I examined the site closely and noted that every building on the block is no more than two, maybe three stories. None is four. In addition, the office and residential buildings adjacent have generous (I would estimate 20-plus feet) setbacks.

The proposed building directly abuts the sidewalk, big-box style. How on earth does this fit in downtown Los Altos? This will create a “canyon” effect for pedestrians, bicyclists and drivers.

Numerous mature trees will be removed. The new ones are fewer in number, smaller and, from the drawing, confined to a narrow strip adjacent to the concrete walkway.

In addition, although underground parking will be added, 18 above-ground spaces (which currently lend an open, airy feeling to the site) will be lost.

I see no benefit whatsoever to anyone who currently resides in Los Altos or Los Altos Hills. Instead, we will be forced to put up with months of construction and its attendant noise, dirt, trucks and street closures.

Does the loss of open space, trees, skyline, and so on, make up for 20-30 additional bodies in town who might spend a few dollars at Los Altos shops or restaurants?

I personally would prefer to see the site left undeveloped for the foreseeable future to preserve just a little more of our small-town feel.

Kathy Brady

Los Altos Hills

Include larger setback for Third Street project

I want to express my thanks to Zach Dahl, senior planner for the city of Los Altos, for helping me understand the building plans for the project at 86 Third St.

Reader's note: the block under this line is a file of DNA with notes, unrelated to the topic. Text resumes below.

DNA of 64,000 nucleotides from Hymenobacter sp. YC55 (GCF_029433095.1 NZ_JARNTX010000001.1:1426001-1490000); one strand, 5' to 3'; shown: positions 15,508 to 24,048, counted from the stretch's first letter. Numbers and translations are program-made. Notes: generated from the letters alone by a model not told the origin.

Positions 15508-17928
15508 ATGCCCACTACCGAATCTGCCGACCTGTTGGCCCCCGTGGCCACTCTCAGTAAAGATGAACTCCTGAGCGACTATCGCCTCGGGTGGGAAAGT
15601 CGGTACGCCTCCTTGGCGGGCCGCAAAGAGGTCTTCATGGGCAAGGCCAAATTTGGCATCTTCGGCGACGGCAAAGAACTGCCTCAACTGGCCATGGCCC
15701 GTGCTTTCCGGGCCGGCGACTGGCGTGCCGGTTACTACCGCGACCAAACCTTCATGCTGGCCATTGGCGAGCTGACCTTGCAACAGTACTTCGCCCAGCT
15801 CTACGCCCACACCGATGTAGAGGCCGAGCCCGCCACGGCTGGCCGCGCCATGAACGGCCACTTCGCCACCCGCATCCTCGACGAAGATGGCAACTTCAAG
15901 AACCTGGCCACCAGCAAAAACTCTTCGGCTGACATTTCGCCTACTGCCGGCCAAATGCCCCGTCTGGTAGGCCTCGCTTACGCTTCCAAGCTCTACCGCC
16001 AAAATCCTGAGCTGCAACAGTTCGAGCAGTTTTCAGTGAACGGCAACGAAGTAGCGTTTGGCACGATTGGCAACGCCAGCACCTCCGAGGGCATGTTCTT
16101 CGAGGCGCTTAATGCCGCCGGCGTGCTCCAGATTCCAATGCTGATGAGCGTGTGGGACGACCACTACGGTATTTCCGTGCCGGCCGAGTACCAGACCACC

Third Street is now lined on both sides with expensive and stylish condos that are set back far enough to make a nice walk to downtown Los Altos.

The big-box-style mixed-use redevelopment project, built out to the sidewalk, would totally change the beauty of this area. I know that removing trees is a major discussion at this point, but I am more concerned that putting a three-story wall only 2 feet from the sidewalk would ruin the walk to downtown for those of us who use it on a daily basis.

I appreciate the plan to section the change by going from a 13-foot setback that matches the nearby Chartwell condominiums to a 6-foot section, but then it’s 55 feet of a three-story wall with a few windows, only 2 feet from the sidewalk.

The proposed changes would make Third Street look like a walk through an industrial park, not the nice residential area it is today.

I understand that city zoning allows the 2-foot setback, but I hope that the Los Altos City Council will judge how this would change the entire street and the entrance to downtown.

If they keep at least a 6-foot setback rather than the proposed 2 feet, it would keep Third Street as a nice walk to downtown. Isn’t that what we all want – a nice-looking town?

Bob Moore

Los Altos

Collective Roots thanks De Martini Orchard

We wish to publicly thank Craig Kozy, owner of De Martini Orchard, for his kindness and generosity in hosting Collective Roots’ annual seedling sale for the second year in a row.

This fundraiser plays an important role in providing resources to support our cooking, nutrition and gardening programs in East Palo Alto.

Both Mr. Kozy and his employees were critical to the success of the event by providing space at the front of the market, publicizing and promoting the event to customers and helping us to market our plants in the best possible way.

We’re grateful to be connected to concerned community leaders like Mr. Kozy and his employees, who play such an important role in our communities.

Sally Chaves

Board vice president;

Kris Jensen

Executive director

Collective Roots